Federal Judge Samuel "Hardy" Mays, Jr., has released Rick Masson as special master. Masson was appointed by the judge to oversee the merger of legacy Memphis City Schools and Shelby County Schools.
Judge Mays hired Masson at $250 an hour in early March. The two school districts merged July 1.
Masson was contracted to be special master through Sept. 1. Judge Mays relieved Masson of his duties Sept. 4 (read the order from Judge Mays).
Through March-June, Masson charged the merged school system $31,500. For the month of June he billed SCS $2,750 for only 11 hours of work.
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Masson's main responsibility was to settle disputes between unified school board members and to report back to Judge Mays on any progress.
With the merger complete and the school district one more into the school year, Masson's assignment was terminated.
Masson, who broke his silence and gave an inside look on the schools merger, says it was all about communication. The board members had to put their differences aside and come together for the good of the new school system.
The merger process hit a major road block at a late April board meeting. Two items were on the agenda: hire a janitorial service and a transportation provider. But the votes weren't there, and the board adjourned without getting anything done.
It was the closest Masson came to stepping in.
"Oh yeah! I was very upset and very animated after those, that meeting," Masson told FOX13 News. "I remember that meeting in particular. But yeah, it was very close at times."
After months of work, Masson gave new details about what happened behind the scenes.
"The point was to move the process along to provide enough pressure to talk to enough members," he said.
Masson was working behind the scenes, talking to those board members, the interim superintendent, county and city leaders. He had the power to step in and order the board of education to take the necessary steps to complete the merger and start school.
But in the end he didn't have to.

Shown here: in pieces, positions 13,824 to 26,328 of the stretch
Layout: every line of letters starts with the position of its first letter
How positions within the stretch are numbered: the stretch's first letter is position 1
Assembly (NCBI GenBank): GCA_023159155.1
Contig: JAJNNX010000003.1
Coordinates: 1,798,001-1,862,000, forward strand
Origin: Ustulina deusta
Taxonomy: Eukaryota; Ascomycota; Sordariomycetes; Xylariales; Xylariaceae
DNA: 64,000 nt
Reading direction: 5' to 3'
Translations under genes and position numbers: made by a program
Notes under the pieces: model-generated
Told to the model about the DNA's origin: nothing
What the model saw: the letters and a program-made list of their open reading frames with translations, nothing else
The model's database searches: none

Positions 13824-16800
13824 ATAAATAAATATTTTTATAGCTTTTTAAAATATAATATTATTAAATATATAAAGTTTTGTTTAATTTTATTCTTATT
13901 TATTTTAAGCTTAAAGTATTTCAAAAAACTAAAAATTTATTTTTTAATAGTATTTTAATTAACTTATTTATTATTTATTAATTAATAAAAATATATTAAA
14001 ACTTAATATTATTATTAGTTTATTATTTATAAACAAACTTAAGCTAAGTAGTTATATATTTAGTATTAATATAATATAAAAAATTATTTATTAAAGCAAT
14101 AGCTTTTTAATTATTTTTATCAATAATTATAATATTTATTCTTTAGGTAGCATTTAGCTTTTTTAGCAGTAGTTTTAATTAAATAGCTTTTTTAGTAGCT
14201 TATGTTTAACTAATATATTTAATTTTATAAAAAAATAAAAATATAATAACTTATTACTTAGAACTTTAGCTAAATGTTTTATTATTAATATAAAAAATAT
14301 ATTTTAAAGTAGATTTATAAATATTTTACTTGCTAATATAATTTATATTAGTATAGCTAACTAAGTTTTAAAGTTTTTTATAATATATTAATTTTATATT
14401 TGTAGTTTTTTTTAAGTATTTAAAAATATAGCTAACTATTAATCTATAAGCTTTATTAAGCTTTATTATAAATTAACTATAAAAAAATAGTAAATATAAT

"They made the decision, they were the elected officials that made the decisions and I think at the end of the day that was important to me," Masson said. "That was important to the judge that the elected body make those decisions and not the court."
Masson said the unsung heroes of the schools merger are the teachers, the principals, and the district staff that came together to get the job done.
"These were people that were working and they knew they were going to lose their jobs because of the, they knew somebody was going to lose their jobs because of the cuts," he said. "They were working very hard to make this merger work."
It was the largest school merger in U.S. history with a massive 23-member school board making the decisions. There were issues as school started this year, but Masson says many of the problems could be linked to budget cuts, not the merger itself.
Moving forward he says the key is communication.
"I think it could have gotten a lot worse," Masson said. "Could it have gone better? Sure. But it could have gone quicker obviously or I wouldn't have been required but it could have gone worse."
Masson says he hopes the new, smaller seven-member board of education can come together to solve the challenges that lie ahead. Some of those issues are deciding on the transfer of schools to the municipalities, organizing new attendance zones and the outstanding litigation that's pending with the county commission.
FOX13 News reporter Matt Gerien contributed to this report.
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